Proverbs are typically short, pithy statements that seek to express a general truth. Today, we might consider the short, cleverly displayed sayings that we see all over social media as “proverbs” of our time. 

The book of Proverbs in the Bible is a genre known as wisdom literature, a collection of wise sayings that are also divinely inspired.  Just like the rest of the Bible, this book is part of Scripture that is “…inspired by God and … profitable for teaching, for rebuking, for correcting, for training in righteousness, so that the man of God may be complete, equipped for every good work” (2 Timothy 3:16). Israel’s King Solomon is credited with collecting and writing many of the God-inspired teachings of this book. 

As we read Proverbs, we find hope and principles for life, written in poetic form. We are encouraged to pursue wisdom… and warned about chasing after foolishness. The practical advice found in Proverbs helps us to live in a way that honors God and leads to peace and joy. Proverbs covers topics concerning our emotions, speech and bodies, and it also uses imagery to contrast a godly life with a vain and worthless one.  It even gives wisdom for the economic and politic matters of the world in which we live.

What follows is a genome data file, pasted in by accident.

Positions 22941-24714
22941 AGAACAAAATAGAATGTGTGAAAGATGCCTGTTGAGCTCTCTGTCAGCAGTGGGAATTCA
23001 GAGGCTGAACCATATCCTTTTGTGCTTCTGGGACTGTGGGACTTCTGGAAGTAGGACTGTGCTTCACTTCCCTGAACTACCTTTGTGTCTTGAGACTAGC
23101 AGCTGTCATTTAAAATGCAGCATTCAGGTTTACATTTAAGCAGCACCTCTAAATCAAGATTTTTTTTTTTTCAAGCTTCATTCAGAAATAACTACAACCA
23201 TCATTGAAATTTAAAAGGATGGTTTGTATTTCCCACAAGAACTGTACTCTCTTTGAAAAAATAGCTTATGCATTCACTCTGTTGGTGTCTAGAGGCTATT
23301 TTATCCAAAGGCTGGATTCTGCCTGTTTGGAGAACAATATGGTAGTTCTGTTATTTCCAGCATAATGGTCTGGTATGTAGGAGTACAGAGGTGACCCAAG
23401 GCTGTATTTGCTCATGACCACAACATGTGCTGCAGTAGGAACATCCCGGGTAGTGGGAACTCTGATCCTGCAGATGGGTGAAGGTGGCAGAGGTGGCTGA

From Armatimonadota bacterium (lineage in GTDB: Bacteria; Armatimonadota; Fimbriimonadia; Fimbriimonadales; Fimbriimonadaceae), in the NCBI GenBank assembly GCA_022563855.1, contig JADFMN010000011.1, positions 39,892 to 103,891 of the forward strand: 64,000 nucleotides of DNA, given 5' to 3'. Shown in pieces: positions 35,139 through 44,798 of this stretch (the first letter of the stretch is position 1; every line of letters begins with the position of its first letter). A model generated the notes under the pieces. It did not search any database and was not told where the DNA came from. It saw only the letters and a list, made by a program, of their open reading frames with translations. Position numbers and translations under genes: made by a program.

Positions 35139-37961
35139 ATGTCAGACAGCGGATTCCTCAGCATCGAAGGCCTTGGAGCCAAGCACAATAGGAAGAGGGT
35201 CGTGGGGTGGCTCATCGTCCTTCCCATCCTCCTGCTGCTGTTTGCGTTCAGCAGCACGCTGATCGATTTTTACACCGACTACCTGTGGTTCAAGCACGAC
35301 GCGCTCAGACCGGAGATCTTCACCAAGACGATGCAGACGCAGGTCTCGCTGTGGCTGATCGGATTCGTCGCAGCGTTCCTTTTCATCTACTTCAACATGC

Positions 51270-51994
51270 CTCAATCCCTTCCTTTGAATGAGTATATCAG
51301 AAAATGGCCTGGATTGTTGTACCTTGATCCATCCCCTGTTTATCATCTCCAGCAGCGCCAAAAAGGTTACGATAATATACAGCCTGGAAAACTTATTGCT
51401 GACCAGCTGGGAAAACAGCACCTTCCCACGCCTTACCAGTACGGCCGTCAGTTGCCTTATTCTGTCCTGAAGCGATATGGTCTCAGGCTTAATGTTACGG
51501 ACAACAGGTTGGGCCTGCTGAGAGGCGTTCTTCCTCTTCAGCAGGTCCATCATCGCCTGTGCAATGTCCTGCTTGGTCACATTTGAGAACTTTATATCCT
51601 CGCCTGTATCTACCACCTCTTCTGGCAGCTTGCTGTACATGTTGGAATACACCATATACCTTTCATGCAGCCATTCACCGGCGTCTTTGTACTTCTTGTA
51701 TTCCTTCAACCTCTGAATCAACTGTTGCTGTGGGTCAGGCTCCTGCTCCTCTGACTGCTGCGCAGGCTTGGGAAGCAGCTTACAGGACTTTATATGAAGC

In a day when we are flooded with “proverbs” from all kinds of sources and a wide spectrum of opinions, it’s important to remember that we should know the source of the advice we take to heart. We can know God by consistently reading His Word, obeying Him, and experiencing His faithfulness in our lives.  We also learn from wise people who we watch consistently prove their faith by their own actions. The collection of Proverbs is intended for the king’s children. The children, the recipients, trust God and know well the character of the authors.

“The fear of the Lord is the beginning of wisdom of knowledge; fools despise wisdom and discipline.” Proverbs 1:7

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